The period covered in this lesson begins in the seventh century and ends in the 13th century AD. The geographical region covered is Japan, a country consisting of four large islands with numerous smaller islands, and located just east of mainland China.
Below is a timeline highlighting the period covered in this lesson.
China’s culture deeply influenced Japan in many ways, influencing its writing system, religion, and elements of the royal court. In particular, the Japanese culture copied Chinese Buddhism very closely.
Below is our first example of Japanese architecture (required artwork).
This piece of architecture is from the Horyuji Buddhist temple complex in the Nara Prefecture in Japan. This is a kondo, which is the main hall in a Buddhist temple. It was originally built during the seventh century AD, and has been rebuilt a few times., although its core remains as it was. In fact, it is the oldest surviving example of a wooden building in existence.
The Horyuii Kondo has several formal similarities to Chinese pagodas:
This next image is of a bronze Buddha (require artwork).
The above sculpture, the “Shaka Triad” from 623 AD, is located within the Horyuji complex, and is a bronze triad, a common Buddhist depiction of a central Buddha figure flanked by two bodhisattvas. It was created by the artist known as Tori Bushi. “Bushi” means “maker of Buddhist images.” Here the figures are depicted with elongated heads and highly stylized folds within the robes.
The central Buddha is Shaka, which is the historical Buddha, as opposed to one his many manifestations. He is seated in the meditative Lotus position, with his right hand in a specific type of mudra, or gesture, called the “fear not” gesture. Behind the Buddha is a highly stylized flaming mandorla.
This next image is of the “Yakushi Triad,” from the late seventh or early eighth centuries (required artwork).
It shows a stylistic influence of mainland China’s Tang dynasty. The artist takes care to render the forms in a much more realistic manner. The clothing isn’t as overtly stylized as it is in the Tori Bushi triad. Instead, it clings to the forms and reveals the body definition underneath.
Notice the contrappostos–like stance of the nearest bodhisattva figure. According to scholars, this stylistic influence can be traced back to the Indian influence on the stylistic conventions of China, which were then borrowed by Japan. This itself may have been the influence of cultural exchange between India and Greece during the reign of Alexander the Great.
During the Heian period in Japan, the court moved the capital to Kyoto. It was a time of extended peace and prosperity, and during this time a lady of the court, known as Lady Murasaki, wrote the first graphic novel in history.
The image is a major insight into the courtly life of an 11th century aristocrat, told through the main character, Prince Genji. The scholarly language of the time was Chinese, but Tale was written in a more common form called Hiragana script. Hiragana script was often used by women, as it was thought to be easier than other forms of Japanese writing. Keep in mind this was a contemporary opinion.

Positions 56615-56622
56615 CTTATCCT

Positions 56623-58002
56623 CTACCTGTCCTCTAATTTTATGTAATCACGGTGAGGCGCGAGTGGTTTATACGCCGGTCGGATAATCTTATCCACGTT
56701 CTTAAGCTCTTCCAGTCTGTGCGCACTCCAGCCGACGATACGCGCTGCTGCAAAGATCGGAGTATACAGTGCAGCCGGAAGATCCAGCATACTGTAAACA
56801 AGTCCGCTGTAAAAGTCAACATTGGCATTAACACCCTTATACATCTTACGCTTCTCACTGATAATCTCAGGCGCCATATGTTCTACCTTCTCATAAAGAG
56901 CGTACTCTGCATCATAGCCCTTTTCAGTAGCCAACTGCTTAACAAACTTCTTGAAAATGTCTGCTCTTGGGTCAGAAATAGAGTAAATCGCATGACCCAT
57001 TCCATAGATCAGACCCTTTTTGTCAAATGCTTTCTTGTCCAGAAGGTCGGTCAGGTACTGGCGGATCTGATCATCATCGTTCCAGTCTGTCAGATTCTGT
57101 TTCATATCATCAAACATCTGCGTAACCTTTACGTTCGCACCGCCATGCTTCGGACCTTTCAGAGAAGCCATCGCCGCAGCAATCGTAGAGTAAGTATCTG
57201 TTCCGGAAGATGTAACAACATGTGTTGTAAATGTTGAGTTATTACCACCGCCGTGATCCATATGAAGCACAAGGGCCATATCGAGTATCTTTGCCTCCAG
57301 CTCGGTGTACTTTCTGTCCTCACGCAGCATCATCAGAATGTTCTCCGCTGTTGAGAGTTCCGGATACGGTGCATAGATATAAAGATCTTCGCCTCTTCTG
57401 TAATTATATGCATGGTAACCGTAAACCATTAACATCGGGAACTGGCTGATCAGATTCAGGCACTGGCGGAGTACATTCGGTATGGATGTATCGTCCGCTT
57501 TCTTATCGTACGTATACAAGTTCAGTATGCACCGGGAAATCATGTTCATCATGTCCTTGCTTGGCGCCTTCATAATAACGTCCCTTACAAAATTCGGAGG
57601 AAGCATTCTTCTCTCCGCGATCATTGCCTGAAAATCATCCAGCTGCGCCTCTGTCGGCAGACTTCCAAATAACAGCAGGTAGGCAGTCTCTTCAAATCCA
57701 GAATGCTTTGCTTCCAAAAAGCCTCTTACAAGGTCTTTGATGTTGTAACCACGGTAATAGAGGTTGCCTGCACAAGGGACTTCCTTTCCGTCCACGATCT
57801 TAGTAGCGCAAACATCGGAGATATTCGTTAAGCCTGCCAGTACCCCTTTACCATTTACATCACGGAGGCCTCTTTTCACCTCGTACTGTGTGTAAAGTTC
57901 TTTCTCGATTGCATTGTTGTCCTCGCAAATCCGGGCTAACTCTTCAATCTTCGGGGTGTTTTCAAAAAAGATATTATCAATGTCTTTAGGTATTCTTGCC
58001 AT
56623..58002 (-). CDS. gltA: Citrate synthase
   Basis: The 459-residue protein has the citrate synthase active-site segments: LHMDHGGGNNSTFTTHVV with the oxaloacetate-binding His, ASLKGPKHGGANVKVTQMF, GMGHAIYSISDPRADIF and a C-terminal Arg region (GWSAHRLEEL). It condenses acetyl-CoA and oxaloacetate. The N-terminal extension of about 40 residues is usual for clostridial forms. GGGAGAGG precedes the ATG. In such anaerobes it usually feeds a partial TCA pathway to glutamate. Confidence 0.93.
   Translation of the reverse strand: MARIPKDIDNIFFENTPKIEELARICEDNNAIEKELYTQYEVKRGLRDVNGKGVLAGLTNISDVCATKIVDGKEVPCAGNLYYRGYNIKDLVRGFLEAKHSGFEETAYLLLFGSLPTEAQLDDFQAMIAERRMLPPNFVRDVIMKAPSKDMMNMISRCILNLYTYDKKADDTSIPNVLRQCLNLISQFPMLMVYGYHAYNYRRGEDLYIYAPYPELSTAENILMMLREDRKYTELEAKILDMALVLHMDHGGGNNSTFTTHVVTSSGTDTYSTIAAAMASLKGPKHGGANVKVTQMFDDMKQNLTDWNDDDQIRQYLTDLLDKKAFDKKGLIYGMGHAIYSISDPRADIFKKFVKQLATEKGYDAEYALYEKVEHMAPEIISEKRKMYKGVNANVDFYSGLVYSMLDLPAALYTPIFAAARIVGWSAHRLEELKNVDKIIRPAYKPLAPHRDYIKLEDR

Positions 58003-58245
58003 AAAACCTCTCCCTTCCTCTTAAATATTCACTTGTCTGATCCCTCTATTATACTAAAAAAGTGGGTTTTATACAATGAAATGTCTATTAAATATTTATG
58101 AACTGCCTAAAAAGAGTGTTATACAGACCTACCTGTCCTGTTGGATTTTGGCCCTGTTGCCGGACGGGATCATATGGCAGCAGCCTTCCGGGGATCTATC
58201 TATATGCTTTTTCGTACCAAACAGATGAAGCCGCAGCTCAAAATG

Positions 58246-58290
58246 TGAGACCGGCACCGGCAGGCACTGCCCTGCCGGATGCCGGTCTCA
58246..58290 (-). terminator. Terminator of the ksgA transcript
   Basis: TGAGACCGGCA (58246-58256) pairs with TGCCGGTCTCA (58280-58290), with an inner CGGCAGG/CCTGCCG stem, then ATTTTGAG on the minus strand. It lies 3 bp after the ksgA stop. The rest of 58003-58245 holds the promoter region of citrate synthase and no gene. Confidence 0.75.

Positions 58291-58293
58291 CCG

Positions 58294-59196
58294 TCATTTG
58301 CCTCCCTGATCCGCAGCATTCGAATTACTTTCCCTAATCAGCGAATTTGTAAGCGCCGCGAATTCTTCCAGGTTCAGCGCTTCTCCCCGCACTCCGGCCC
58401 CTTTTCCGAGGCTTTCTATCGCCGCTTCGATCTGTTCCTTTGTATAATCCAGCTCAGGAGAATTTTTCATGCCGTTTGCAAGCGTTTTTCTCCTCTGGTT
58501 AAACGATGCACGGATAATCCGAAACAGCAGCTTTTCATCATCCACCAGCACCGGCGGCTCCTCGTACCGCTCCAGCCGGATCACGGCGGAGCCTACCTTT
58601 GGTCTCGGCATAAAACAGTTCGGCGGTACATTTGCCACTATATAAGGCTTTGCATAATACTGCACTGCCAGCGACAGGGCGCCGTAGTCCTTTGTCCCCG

Works of writing such as this were not considered equal to poetry, so it’s very likely this would’ve been looked at as nothing more than a novelty in its time.
The above image is a scene from the talk from The Tale of Genji. Interestingly, these stories are told from the perspective of the reader, who views the characters from above at an angle inside a building, thanks to the roof being blown off. This is typical Japanese stylistic preference. Also similar is the way in which emotions are conveyed through color, symbolism, poses, and overall composition.
During the Heian period, Esoteric Buddhism became the main form of Buddhism. It emphasized complex hierarchies of gods, which were depicted in mandalas such as the Womb World Mandala, shown here:
Pure Land Buddhism remained popular during the Kamakura period in Japan. The late 12th century through the early to mid-13th century set the foundation for feudalism in Japan. Pure Land Buddhism emphasizes the importance of the Amida Buddha and the path to salvation that is achieved by committing oneself to the salvation of Amida Buddha, or Amida Buddha.
During this time, “speedy descent” images of the Buddha became popular, with Amida Buddha shooting down from the clouds to help someone in need, usually a dying person.
The pure land of Pure Land Buddhism referred to a paradise, of sorts, created by one of Buddha’s manifestations. The Phoenix Hall, located in Kyoto, Japan, uses careful stylistic details such as:
Source: THIS WORK IS ADAPTED FROM SOPHIA AUTHOR IAN MCCONNELL.
The main hall in a Japanese Buddhist temple.
Heian means peace and tranquility; a period from 794-1185 in Japanese history when Buddhism, Taoism and Chinese influences were important; a period of time especially noted for its art, poetry and literature.
Japanese writing system of characters.
In Buddhism, an artistic grouping of three characters, usually Buddha in the center flanked by two bodhisattvas, but there could be some variation.